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Bamboo Flooring Pros and Cons

Posted February 14th, 2011 in Environment, Health, Performance by Bamboo Flooring Reviews

There’s a lot of information out there that you need to process if you’re considering bamboo flooring.  With so many important factors to take into account, it can be difficult to make a truly educated decision.  To help with the process, here’s a list of the pros and cons of bamboo flooring:

Pros

  • A rapid regrowth rate (reaching full maturity and hardness in about 7 years) gives bamboo a point in the eco-friendly department.
  • It can be cheaper than more traditional hardwood flooring.
  • Bamboo flooring comes in a variety of styles and colors.

Cons

  • Irresponsible forestry practices (clear-cutting natural forests to make room for bamboo, unnecessary use of fertilizers and pesticides) make it environmentally unfriendly.
  • Formaldehyde-based glues and finishes make bamboo flooring unhealthy for you and the environment.
  • There is no enforcement of fair trade practices or quality control in China, where bamboo originates.
  • Lots of energy must be expended to ship bamboo flooring overseas from China, another hit in the eco-friendly department.
  • Premature harvesting (as early as 3 months) doesn’t allow the bamboo to properly harden, producing soft, non-durable floors.
  • The darker variety of colors results from a special heat treatment that further softens the bamboo.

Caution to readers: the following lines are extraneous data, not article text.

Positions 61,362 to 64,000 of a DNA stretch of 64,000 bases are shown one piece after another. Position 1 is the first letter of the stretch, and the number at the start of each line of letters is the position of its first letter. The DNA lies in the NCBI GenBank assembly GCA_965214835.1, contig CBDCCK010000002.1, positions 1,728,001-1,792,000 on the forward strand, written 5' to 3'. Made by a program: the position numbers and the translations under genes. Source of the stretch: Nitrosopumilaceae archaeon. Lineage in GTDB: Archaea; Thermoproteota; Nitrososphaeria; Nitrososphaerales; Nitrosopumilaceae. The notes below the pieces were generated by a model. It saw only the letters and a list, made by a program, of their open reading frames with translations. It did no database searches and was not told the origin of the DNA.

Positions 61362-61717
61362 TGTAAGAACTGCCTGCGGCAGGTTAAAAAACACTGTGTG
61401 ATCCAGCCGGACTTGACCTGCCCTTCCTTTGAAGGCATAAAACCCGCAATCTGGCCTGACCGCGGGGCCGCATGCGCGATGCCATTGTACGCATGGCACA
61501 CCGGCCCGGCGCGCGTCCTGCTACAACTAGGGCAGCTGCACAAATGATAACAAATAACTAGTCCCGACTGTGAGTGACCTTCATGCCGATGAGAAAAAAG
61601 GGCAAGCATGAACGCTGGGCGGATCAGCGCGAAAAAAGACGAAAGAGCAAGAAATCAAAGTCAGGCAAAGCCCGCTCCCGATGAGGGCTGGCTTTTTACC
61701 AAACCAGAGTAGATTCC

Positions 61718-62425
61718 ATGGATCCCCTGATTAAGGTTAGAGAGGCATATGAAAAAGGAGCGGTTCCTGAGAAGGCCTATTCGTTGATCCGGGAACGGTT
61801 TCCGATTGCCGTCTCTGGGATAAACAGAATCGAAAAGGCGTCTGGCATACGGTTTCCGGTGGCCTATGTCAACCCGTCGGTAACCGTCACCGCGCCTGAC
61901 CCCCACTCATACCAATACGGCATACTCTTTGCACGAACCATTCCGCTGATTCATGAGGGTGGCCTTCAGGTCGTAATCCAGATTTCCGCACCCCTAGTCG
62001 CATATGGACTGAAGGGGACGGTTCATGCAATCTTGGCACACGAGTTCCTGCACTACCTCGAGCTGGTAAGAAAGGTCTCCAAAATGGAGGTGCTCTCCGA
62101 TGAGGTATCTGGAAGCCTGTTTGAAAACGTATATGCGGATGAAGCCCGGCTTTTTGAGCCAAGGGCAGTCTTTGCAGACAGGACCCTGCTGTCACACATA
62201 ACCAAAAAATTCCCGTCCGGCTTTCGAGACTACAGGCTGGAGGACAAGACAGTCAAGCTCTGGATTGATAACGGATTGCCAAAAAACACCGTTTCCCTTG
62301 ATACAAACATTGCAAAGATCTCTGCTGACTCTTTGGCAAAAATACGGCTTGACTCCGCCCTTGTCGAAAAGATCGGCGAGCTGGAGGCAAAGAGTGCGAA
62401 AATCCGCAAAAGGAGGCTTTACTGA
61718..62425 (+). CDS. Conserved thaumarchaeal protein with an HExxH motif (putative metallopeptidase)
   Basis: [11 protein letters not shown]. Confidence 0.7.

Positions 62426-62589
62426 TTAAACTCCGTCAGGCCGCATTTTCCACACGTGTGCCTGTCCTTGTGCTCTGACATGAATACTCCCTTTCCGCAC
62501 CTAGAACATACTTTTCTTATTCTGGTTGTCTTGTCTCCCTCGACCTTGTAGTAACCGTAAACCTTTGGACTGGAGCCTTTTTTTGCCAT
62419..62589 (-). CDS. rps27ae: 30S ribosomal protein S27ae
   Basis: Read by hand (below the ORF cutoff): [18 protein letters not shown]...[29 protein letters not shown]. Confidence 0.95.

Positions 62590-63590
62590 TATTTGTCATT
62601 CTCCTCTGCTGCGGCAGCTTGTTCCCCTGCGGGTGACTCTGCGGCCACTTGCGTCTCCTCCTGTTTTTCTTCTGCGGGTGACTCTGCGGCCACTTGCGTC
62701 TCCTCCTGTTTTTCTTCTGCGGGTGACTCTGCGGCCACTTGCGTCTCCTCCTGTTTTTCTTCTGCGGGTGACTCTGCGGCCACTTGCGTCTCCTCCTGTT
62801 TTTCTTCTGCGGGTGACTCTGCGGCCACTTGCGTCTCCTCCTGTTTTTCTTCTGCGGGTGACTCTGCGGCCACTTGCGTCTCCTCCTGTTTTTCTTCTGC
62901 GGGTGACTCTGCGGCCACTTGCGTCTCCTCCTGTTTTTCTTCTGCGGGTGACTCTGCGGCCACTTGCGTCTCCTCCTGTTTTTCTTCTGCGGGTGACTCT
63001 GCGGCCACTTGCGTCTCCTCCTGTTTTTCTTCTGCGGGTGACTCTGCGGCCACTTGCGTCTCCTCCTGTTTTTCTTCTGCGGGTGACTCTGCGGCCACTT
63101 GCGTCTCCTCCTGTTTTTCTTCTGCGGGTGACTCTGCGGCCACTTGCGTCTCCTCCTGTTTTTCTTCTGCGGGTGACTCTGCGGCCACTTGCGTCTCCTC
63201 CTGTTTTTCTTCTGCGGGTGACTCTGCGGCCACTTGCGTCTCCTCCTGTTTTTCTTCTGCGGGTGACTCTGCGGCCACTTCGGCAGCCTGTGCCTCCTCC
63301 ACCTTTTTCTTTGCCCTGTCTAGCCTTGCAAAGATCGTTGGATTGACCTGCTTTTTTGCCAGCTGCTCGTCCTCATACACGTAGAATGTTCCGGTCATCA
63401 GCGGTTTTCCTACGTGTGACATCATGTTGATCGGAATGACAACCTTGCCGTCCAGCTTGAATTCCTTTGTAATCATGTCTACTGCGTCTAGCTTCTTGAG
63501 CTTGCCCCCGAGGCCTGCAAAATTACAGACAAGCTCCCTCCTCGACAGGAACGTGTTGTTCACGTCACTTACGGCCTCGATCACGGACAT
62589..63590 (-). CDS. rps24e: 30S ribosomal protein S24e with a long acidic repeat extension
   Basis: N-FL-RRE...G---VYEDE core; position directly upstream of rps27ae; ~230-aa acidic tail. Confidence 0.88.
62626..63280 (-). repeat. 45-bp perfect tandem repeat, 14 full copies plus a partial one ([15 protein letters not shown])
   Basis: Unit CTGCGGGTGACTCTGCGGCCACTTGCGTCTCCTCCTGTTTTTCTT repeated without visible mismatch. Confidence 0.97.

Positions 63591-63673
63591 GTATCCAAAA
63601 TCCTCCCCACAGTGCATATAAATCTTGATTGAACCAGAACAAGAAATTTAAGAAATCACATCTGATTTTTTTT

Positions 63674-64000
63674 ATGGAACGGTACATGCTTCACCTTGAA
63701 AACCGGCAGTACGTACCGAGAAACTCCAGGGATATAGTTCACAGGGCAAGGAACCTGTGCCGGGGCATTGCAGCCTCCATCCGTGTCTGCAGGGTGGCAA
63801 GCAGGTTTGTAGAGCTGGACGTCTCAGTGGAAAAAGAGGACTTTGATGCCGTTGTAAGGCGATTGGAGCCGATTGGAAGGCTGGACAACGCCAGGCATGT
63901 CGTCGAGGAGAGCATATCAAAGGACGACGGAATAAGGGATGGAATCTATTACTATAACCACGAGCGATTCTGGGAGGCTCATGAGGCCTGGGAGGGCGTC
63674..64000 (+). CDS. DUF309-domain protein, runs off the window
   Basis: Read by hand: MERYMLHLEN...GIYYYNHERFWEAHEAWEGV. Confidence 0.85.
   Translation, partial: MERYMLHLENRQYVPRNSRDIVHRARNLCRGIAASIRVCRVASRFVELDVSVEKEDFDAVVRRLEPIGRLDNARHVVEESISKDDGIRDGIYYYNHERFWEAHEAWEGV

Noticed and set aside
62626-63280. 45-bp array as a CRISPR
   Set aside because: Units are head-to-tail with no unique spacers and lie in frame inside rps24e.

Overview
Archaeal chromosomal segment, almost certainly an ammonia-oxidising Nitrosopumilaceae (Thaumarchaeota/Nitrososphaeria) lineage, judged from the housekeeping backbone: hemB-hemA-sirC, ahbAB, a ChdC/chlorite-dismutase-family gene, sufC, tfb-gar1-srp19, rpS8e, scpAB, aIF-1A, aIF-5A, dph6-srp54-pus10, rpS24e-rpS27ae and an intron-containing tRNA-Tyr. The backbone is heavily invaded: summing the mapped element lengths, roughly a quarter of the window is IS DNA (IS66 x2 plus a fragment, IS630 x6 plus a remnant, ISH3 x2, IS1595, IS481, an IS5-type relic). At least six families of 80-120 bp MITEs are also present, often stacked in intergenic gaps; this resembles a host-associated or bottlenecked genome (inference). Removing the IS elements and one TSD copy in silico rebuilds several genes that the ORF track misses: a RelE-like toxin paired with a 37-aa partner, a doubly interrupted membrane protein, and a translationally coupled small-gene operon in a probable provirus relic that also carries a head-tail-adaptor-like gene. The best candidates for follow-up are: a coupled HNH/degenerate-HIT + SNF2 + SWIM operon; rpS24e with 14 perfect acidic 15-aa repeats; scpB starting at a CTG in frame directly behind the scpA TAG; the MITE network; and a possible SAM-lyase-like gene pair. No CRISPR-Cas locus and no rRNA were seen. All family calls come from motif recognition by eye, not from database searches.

• Bamboo flooring cannot be refinished, so a dented, scratched, or otherwise damaged floor must be replaced, which drives up the cost.

So there you have it, the pros and cons of bamboo flooring.  There are far more disadvantages than advantages, but the choice is ultimately yours.

15 Responses so far.

  1. RICK says:

    Where did you get the information that bamboo can not be refinished?

  2. Richard A.Cooper says:

    Has anyone else out there experienced “cupping” from water coming up thru the slab? If so, please respond to rcooper88@tampabay.rr.com

    • Rick Coleman says:

      My carbonized bamboo floor has been installed for about 9 months and I am seeing some cupping of mine in areas where there is no water.

      • Charlene Kulik says:

        Hi
        Im considering Mohawk strand woven bamboo, Hilea. Baked Natural color. Looks beautiful but have been reading so many negative things. We do not have central air so I am concerned with humidity and all the “cupping” I hear about. Solid hardwood and the engineered both dent quite easily from what Ive seen. That was my reasoning for wanting bamboo. However, Im giving it a second thought regarding everything negative. Any thoughts??

    • Greg Hill says:

      I’m a flooring contractor. And lately I have been replacing some bamboo floors installed as recently as 3yrs ago. One was a solid strand woven, installed over a deco rez epoxy membrane with some type of urethane glue over concrete. It failed to say the least. It cupped and has been literally rotting in different areas of the home. First the install was done incorrect. Second their is no moisture problem. We took test and found very miner readings. Another project was a engineered strand woven that also had the same problems. Not sure if the product was properly aged and cured. So I’m still researching the issues at hand.
      Greg

      • Tina says:

        Could you share with us the name of the manufacturer?